TVRage: Some of your early scenes with Piper in the office provide some of the best one-liners of the first few episodes. The comedic moments in ‘Orange Is the New Black’ are a large part of the reason why I keep coming back to the series for more. Is the atmosphere on set as comical as it comes off on screen?
Harney: Yeah, the atmosphere on set is really very cordial, very respectful, very professional and most of all it is very fun. We have a really good time with each other.
TVRage: I get the impression that a lot of the cast are really great friends outside of filming.
Harney: Yeah, I always look at being in acting like being in the circus. It's really very similar to that because you become part of this troop and you travel from town to town. In our case we travel from episode to episode and we do different things. We go to press junkets, we go to premieres, we go to benefits, we go to award ceremonies together. We travel around together and there's a really nice, and very warm and caring, attitude that we all carry toward each other. It's really like having a good friend with you, and it's just a very cool feeling. I've been very lucky in my experience and in my shows over the years that I've had that several times, and this is really one of them. I'm very grateful to be part of this group.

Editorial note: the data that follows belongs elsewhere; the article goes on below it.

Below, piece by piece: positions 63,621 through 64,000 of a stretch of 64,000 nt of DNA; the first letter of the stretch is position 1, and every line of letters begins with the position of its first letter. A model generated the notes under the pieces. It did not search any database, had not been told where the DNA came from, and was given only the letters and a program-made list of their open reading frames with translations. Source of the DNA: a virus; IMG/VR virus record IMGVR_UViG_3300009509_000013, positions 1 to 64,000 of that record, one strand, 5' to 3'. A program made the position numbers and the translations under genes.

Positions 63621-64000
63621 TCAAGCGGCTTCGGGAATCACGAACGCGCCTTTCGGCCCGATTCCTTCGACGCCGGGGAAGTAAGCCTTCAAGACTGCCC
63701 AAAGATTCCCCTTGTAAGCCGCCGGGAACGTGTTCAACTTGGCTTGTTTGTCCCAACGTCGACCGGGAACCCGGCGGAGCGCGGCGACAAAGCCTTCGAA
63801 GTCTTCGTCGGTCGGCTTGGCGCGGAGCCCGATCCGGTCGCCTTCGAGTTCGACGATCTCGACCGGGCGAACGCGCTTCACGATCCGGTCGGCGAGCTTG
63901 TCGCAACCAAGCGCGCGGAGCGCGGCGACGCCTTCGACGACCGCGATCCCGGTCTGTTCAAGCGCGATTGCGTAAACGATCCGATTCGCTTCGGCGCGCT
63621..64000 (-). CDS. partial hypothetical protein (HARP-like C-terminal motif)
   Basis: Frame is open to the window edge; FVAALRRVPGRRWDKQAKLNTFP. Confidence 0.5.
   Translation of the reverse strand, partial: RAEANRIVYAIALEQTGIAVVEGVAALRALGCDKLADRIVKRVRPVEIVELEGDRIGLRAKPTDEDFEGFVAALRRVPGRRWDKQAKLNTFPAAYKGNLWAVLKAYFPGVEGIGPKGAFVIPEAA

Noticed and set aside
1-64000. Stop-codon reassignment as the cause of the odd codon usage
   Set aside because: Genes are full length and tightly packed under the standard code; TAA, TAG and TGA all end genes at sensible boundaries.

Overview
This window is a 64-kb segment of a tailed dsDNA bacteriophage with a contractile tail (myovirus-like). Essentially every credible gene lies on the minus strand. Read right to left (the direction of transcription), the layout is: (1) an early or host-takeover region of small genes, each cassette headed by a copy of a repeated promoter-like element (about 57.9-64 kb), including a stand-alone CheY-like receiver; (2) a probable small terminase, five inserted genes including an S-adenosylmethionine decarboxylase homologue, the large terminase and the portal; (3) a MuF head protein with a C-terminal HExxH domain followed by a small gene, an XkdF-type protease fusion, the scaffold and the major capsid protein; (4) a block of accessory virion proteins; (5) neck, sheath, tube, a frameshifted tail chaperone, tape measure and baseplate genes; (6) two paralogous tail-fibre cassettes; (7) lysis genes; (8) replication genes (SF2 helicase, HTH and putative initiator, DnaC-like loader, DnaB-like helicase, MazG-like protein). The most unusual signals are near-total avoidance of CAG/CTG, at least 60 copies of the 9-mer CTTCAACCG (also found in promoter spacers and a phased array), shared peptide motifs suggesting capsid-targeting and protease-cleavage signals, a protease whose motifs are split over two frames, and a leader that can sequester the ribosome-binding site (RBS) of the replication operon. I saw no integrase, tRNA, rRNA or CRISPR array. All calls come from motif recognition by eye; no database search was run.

TVRage: There are so many diverse personalities on the series that I find myself having an inner struggle over who is my favorite. Who is your favorite character?
Harney: I kind of get that question a lot and I don't have a favorite character. The favorite character is the one that I'm processing circumstances with on any given episode. I don't really have a favorite.
TVRage: There is so much that is interesting and appealing about each and every character on the series.
Harney: That's part of the genius of the writing. There really is a very excellent writing staff, and they have been able to get very deep into people's lives, which I think is exceedingly important when you're looking at this environment and surviving in this environment. I say surviving because that's really what it's about, both for the inmates and for the people working there. If we go deep enough in the writing, which our writing staff does, and we touch upon all these different things that have happened to the characters, now all of a sudden they're a whole person.